2. Increase Physical Activity
To the casual eye, these two methods may appear to be the same. They are not! Exercise is intentionally trying to improve some aspect of fitness (ie aerobic endurance, muscular strength/endurance, power, speed, etc.).
On the other hand, Physical activity is any bodily movement produced by skeletal muscles that requires energy expenditure.
My challenge to you: work on getting into a routine where you can maintain exercise habits and reduce sedentary behavior, even during your regular life activities.
The following tips are everyday exercises that will help you get into a routine so you can gain maximum health and performance benefits.
Be intentional and challenge yourself!
Some form of bipedal locomotion is one of the easiest ways of getting into a routine. If you are beginning, start off walking. If you have a little bit more of a fitness foundation, go for a jog.
If you are somewhere in between, try doing intervals. Walk for 2-4 minutes, then jog for a minute, then repeat until your desired time is up. Enjoyment is a huge part of getting into a routine. So exercise with a buddy, or exercise at a location that is enjoyable to you.
Running/walking stairs is a great way to build leg strength while hitting the cardio hard.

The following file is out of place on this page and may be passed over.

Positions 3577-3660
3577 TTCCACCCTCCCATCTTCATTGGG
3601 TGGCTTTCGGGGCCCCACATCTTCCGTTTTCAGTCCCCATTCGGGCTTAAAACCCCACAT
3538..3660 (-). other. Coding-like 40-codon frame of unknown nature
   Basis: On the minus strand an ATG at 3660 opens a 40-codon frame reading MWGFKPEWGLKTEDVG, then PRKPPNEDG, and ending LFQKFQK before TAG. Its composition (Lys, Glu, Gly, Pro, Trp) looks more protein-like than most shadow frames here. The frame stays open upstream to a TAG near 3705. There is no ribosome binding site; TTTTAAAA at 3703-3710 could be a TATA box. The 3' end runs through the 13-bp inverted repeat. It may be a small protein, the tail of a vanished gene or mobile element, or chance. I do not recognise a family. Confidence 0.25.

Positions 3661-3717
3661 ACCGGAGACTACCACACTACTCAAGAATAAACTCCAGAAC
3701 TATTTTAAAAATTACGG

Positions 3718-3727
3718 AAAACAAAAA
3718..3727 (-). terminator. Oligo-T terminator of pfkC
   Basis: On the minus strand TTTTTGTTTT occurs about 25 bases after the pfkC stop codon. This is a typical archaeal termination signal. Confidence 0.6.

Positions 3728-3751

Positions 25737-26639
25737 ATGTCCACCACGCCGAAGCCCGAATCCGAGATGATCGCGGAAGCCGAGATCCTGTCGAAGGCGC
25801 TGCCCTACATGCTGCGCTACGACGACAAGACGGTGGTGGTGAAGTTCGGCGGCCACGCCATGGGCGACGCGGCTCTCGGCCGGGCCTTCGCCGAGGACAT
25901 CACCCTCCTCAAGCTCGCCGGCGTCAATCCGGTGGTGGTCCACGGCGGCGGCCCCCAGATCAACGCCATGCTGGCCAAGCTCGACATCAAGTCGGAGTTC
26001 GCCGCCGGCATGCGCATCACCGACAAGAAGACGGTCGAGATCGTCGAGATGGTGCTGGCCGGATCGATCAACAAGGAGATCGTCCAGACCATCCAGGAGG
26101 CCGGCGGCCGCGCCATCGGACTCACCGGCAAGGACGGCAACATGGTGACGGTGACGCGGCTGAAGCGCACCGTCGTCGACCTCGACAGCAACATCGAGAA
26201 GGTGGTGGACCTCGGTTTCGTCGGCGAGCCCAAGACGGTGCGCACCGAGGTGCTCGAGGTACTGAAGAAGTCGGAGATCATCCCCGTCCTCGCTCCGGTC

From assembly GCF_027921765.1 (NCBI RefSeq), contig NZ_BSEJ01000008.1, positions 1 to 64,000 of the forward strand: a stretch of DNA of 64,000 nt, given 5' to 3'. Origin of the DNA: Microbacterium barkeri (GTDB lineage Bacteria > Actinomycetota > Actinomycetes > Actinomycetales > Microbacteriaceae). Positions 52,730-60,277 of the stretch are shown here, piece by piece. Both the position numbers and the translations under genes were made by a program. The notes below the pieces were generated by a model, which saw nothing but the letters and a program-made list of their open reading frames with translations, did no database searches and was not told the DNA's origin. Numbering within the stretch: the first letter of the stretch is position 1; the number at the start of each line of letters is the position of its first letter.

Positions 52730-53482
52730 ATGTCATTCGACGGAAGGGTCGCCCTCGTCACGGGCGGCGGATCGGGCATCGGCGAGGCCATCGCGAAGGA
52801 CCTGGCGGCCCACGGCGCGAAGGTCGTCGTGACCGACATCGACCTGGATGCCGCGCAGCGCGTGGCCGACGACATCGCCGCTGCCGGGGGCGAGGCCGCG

I was just at a conference a few weeks ago where the fitness facilities were under renovation, so I took 30 minutes and ran up and down 10 flights of stairs in the hotel I was staying at; a great way to maintain a routine for people who travel.
Check out another article I wrote about 8 effective exercises for people starting up a kettlebell routine. Anybody interested in a low-tech, high results, total body workout can get excited about using kettlebells.
People who want a solid cardio workout, but are afraid of running because of the impact can decide to remain seated and do some serious rowing. Sometimes the technique is harder to get down than running, but most people can get engaged with learning a new skill, which helps maintain your new exercise routine.
Earlier I mentioned that enjoyment is critical for developing a habit, well so is motivation. What if you can be motivated to do something you enjoy? Try going with a friend to a spin class where an instructor will lead you through your workout. You have a fitness professional keeping you accountable, but you also have a friend for moral support!